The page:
The other major sources of content are the free newsletters and community sites, as well as my free New York Times online subscription. In each case, if they come into my inbox, I always scan them before I delete them. My next post in this series describes what I do if I find something useful. Here are the newsletters and community sites I use the most.
Alltop is an “online magazine rack” of popular topics and is much broader than the other sources listed here. They update the stories every hour. Pick a topic by searching, news category, or name.
Content Management Connection is an “online community for technology practitioners, software companies, and end users to share thoughts and ideas on the changing landscape of content management and collaboration.” It is managed by George Dearing. In addition, it has features like most read posts, ability to comment on posts, quick surveys with instant results, most discussed authors, most active authors, most highly rated posts, etc.
Knowledge Plaza is a new Web-based platform for enterprise search, social bookmarking, knowledge management, information brokerage and expert identification. Here is my post on them.
PSFK was, until recently, called Marktd and before that IF! It provides creative ideas around marketing and often goes into social media. Some of the stuff is simply fun for when you want a change of pace.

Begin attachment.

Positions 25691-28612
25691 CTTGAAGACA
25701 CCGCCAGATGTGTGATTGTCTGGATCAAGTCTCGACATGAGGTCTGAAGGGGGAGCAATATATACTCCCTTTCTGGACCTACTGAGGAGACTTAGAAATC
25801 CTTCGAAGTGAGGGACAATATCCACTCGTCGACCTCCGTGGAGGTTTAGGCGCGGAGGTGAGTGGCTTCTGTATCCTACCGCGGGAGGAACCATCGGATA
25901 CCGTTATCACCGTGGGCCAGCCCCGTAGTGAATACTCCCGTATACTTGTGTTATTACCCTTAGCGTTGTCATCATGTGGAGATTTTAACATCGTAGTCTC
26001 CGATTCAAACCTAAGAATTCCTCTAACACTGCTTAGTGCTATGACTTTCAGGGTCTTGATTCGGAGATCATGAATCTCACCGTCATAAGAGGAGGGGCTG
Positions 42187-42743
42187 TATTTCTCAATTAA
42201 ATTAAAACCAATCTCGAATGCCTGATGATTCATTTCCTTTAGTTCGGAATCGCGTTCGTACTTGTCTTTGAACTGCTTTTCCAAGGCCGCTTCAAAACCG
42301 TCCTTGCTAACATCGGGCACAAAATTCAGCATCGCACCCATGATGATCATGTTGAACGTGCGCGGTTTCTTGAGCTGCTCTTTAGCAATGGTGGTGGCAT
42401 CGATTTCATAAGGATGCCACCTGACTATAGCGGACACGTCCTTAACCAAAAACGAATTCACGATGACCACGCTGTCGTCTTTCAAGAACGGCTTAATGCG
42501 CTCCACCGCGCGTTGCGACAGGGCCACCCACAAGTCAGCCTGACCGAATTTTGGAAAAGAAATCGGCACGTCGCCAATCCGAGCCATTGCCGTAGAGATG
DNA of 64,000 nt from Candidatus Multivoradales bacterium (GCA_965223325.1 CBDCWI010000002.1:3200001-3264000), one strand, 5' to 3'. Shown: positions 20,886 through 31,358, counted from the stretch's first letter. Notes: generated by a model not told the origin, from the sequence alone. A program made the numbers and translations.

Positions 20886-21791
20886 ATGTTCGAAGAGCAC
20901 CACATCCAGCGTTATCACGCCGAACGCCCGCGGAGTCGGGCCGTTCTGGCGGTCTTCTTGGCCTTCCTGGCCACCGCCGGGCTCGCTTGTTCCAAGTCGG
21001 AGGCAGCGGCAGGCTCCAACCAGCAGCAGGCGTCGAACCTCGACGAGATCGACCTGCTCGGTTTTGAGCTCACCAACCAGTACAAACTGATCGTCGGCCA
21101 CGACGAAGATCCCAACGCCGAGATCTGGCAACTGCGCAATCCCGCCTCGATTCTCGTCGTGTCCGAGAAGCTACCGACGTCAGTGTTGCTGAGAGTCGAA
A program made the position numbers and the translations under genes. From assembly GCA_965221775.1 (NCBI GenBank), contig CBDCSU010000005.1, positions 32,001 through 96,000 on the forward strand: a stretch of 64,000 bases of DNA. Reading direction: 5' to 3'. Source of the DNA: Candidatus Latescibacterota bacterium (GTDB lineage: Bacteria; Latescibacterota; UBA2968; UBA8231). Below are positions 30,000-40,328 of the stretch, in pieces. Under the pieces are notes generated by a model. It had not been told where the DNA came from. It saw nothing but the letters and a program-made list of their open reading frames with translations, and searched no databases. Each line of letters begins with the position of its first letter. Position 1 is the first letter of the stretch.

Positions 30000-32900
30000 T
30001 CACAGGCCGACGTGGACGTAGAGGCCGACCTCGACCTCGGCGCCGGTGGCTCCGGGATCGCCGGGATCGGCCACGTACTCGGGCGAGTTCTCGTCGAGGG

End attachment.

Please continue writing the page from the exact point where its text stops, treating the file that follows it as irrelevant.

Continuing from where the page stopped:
Smart Brief Series are email newsletters that cover a number of topics. I subscribe to the social media one that almost always has at least one article that provides an idea for a post.
Social Computing Magazine provides comprehensive news on enterprise 2.0, including a “hot stories of the week” feature, and it syndicates blog posts. They have syndicated a few of my posts, e.g, Deloitte Survey Finds We Are in a 'Media Democracy,' Unexpected Benefits of Phonetic Alphabet Keep Appearing and Predictions on How Twitter Will Change Blogs in 2009.
E20portal.com brings together Enterprise 2.0 news, articles, case studies, events and other useful resources into a single, easily accessible place. I was pleased that they included this blog as one of their first featured blogs.
socialmediaBiz, provides social media tools, info, & strategies for business. They have links for articles/blog posts and data and charts/graphs from analyst and market research firms, as well as news on SMM/SMO-related technologies and services. They have listed at some of my blog posts (e.g., Blogs Are Climbing The Gartner Slope Of Enlightenment.
Social Media Today is a network of bloggers who write about enterprise social media. There is a weekly newsletter with the Blogger of the Week and a listing of the most poplar posts.
There are also a number of other IT magazine feeds that I get but I find they are mostly vendor centric and less useful. I might look at an interesting title but the frequency of finding content I use is much lower. If I am rushed, I just delete them (but don’t tell anyone :).
So this stage involves a mix of old school Web, email newsletters, and Web 2.0 tools. As I review all this content I figure out what to save and them determine how to organize it so it is available for the next steps in my workflow. That will be covered in the next post